As for me, the reason I will not be voting Democrat at the higher levels of government for the forseeable future is that a big part of the DNC's platform is abortion. The reason I didn't vote Republican this time is that their counteroffer to "more abortion means less grief, and stop complaining about the grief" leaves something to be desired. The GOP has more of a tendency to talk a pretty good game and then make some small pro-life gesture. When Republicans controlled both the Executive and the Legislative, they could have done something more timely to end abortion, but for the most part what we've gotten is some individual candidates with hit-or-miss personal opinions and a few Supreme Court justices who haven't done a lot yet. I'm hopeful that the composition of SCOTUS will tilt in our favor around the time the nationwide opinion on the slaughter of innocents becomes a groundswell, but that won't be anywhere as soon as I'd really like.

Meanwhile, the current rate of abortion is around 3000 per day. I can think of few things--certainly not enough considered aggregately--that counterbalance a loss of innocent life on the scale of 9/11 every day. When people are talking about other social policies that Obama (or McCain, really, but one thing at a time) would promote, ask if whatever social welfare or entrepreneur-supporting program he wants to institute would be better than reducing the abortion rate, or better than not increasing it. If it's not clear, ask if it would be worth paying the price of having another 9/11 every day.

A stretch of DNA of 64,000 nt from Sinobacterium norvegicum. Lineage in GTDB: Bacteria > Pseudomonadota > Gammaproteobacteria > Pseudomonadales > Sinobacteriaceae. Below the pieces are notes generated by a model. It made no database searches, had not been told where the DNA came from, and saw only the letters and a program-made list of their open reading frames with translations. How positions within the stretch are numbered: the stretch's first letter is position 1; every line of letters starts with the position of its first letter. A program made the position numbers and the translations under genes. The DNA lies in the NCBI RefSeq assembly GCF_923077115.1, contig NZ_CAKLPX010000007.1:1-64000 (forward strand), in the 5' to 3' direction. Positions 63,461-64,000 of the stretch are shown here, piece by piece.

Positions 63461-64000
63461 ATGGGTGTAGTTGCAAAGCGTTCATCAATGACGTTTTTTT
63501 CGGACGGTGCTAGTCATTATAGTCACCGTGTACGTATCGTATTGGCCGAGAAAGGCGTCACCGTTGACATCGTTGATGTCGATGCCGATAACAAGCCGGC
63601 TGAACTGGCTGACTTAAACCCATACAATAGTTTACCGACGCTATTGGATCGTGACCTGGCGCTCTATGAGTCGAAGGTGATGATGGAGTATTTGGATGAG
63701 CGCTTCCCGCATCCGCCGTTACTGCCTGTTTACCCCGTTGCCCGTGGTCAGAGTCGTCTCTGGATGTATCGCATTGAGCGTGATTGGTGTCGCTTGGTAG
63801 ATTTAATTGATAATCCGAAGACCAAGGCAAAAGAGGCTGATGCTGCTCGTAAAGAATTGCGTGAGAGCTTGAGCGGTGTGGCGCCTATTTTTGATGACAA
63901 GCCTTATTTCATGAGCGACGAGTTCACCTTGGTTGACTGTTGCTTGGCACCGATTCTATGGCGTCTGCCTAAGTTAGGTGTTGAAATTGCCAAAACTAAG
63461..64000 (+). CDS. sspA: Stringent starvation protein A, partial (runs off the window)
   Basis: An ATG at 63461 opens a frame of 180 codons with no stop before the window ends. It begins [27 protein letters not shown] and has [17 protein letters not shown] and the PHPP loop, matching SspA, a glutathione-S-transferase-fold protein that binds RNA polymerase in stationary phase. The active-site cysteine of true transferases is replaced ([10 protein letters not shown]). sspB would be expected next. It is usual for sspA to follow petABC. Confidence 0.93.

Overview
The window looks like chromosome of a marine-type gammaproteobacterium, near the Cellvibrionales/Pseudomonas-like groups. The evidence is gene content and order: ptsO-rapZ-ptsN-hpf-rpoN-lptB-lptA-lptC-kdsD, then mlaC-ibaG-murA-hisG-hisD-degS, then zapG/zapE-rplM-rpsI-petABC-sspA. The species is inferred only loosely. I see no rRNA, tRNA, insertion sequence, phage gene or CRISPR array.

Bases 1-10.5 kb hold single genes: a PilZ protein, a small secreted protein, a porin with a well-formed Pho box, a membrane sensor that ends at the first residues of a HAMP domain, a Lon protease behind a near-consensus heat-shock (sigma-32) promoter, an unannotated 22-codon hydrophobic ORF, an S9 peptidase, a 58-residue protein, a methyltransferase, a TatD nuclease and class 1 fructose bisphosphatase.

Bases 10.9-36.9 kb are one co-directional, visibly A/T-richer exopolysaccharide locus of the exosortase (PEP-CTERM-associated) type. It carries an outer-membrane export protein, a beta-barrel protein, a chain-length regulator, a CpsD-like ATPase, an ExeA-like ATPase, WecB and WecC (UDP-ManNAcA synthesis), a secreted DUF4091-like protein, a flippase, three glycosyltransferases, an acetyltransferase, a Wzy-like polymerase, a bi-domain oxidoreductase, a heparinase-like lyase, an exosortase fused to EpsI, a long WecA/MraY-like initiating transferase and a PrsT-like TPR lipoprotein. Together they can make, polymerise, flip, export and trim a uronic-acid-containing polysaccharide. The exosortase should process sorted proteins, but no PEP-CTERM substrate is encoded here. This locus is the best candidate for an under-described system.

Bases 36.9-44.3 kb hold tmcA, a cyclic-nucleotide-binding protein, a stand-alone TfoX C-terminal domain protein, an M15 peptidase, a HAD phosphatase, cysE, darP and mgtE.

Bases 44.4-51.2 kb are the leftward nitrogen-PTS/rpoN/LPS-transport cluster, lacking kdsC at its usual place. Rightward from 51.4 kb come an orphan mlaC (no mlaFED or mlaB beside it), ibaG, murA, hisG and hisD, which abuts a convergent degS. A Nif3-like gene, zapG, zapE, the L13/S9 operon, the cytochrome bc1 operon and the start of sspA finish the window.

Most people who support him, nominally in spite of his pro-abortion attitude, claim that his work will ultimately end the need for abortion, and that will be better in the long run. That's laudable by itself, but I haven't been convinced that abortion was ever needed. If women think they should have an abortion, then we need to change their minds and hearts as well as the circumstances that lead them to that conclusion, but meanwhile children are dying by the thousands.

But let's say it's possible. Let's say abortion can be ended solely by eliminating the demand for it. It's a reasonable hypothesis--people will stop selling if nobody's buying. What's not reasonable, in my mind, is assuming that someone who would libertinize abortion and expand social services could drive abortion to obsolescence in four years. If not in four, then in eight.

In the one or two terms he would have the opportunity--we shouldn't count on candidates espousing "benign infanticide" indefinitely, because as the Democrats said in 1992 and 2008, sometimes a change is needed--would he at least be able to make enough progress that the abortion rate will be lower when he leaves than when he started?